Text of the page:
The standing stones of Sighthill Park - known as the Sighthill Megalith - are being removed temporarily as part of the £250million regeneration of the area.
The removal work began today (7 April). The stones and top layer of soil will be removed, with the stones to be stored and eventually housed in their new resting place.
The Stone Circle was established in 1979 by the then Glasgow Parks Department Astronomy Project, and guided by the Scottish author Duncan Lunan The Stone Circle will be relocated within the new park, to the south east of the current site of the Circle. This is the original site that Mr Lunan had chosen, however this location was not suitable at the time due to the multi storey flats obscuring the horizon sight lines.
The land remediation work in Sighthill Park is part of a five year programme of works, due to finish in 2019, to deliver: almost 800 new high-quality homes for sale and rent; a new community school campus; a new footbridge across the M8, creating a 'street in the sky' to connect Sighthill with the city centre; a new road bridge across the railway to link Sighthill and Port Dundas; and improved parkland, allotments and public spaces.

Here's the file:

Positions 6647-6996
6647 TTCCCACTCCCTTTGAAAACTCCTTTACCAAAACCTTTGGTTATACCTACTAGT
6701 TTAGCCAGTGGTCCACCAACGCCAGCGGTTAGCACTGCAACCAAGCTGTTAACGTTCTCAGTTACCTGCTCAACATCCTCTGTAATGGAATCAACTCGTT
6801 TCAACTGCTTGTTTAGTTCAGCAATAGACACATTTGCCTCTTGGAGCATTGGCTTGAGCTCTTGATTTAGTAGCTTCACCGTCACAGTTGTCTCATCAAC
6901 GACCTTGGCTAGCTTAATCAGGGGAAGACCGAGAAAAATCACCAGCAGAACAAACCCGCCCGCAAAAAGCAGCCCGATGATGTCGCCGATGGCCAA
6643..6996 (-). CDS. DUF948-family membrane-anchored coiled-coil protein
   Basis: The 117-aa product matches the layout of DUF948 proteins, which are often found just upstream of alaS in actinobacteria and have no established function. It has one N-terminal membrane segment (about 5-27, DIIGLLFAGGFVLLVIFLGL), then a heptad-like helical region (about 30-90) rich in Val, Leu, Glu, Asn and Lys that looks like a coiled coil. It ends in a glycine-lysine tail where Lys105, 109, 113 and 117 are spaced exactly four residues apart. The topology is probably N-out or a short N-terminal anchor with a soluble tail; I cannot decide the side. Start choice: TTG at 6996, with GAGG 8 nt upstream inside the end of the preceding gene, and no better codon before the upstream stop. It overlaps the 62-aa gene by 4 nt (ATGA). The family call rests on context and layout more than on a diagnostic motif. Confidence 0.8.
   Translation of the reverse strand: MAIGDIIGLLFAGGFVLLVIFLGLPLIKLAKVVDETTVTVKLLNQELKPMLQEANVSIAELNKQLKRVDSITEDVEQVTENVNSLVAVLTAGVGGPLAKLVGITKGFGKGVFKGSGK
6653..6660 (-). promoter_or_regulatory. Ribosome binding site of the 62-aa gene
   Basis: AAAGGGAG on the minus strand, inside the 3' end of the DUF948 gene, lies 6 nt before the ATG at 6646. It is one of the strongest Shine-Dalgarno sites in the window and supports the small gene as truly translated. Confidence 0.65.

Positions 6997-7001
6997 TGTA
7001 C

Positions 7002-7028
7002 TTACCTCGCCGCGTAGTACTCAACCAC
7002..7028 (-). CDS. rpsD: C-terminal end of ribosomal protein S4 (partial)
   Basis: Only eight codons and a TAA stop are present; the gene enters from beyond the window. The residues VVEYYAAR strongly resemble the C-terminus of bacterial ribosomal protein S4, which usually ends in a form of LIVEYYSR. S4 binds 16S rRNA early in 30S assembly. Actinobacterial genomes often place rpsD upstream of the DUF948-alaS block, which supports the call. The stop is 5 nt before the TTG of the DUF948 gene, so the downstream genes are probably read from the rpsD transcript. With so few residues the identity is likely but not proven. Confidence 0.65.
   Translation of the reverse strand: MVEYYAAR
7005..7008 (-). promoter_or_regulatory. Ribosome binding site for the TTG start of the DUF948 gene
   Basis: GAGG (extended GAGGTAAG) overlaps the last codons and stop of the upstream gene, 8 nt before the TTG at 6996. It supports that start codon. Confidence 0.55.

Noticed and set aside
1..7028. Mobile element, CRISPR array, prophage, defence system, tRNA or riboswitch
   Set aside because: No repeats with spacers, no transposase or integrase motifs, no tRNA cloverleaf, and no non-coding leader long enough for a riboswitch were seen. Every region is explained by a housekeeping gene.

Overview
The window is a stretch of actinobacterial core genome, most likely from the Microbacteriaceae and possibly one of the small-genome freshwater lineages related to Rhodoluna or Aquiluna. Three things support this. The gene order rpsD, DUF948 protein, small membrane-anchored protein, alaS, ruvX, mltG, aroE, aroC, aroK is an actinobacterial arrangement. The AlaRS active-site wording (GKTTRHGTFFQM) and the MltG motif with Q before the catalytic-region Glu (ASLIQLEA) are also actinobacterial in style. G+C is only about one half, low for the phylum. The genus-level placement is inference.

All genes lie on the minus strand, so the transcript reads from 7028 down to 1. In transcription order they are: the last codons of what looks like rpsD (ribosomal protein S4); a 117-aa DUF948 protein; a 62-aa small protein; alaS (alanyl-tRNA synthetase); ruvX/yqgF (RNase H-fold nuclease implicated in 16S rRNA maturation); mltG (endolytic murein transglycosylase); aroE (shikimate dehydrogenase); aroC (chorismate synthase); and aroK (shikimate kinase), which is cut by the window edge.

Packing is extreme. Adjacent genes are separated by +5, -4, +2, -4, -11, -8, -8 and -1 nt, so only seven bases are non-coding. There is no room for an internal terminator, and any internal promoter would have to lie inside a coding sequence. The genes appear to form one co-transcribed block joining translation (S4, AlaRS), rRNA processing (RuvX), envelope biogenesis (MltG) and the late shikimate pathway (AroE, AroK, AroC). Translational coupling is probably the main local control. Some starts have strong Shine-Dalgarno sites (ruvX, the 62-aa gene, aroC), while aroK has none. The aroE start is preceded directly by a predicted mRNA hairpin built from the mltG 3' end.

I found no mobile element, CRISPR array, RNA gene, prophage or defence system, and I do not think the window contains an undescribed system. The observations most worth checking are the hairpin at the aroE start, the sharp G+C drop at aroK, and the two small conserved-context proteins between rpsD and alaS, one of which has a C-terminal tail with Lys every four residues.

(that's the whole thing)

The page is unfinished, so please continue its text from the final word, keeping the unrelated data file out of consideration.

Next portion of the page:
The land in the park needs remediation as a result of the industrial activity that occurred there in Sighthill's industrial past.
At present, the most visible sign of Sighthill's regeneration is 141 new homes in the north of the area, built by Glasgow Housing Association, and fully occupied in the last few months.
The regeneration of Sighthill is being delivered by Transforming Communities: Glasgow, a partnership between Glasgow City Council, Glasgow Housing Association and the Scottish Government.
More information on this project is available at Sighthill TRA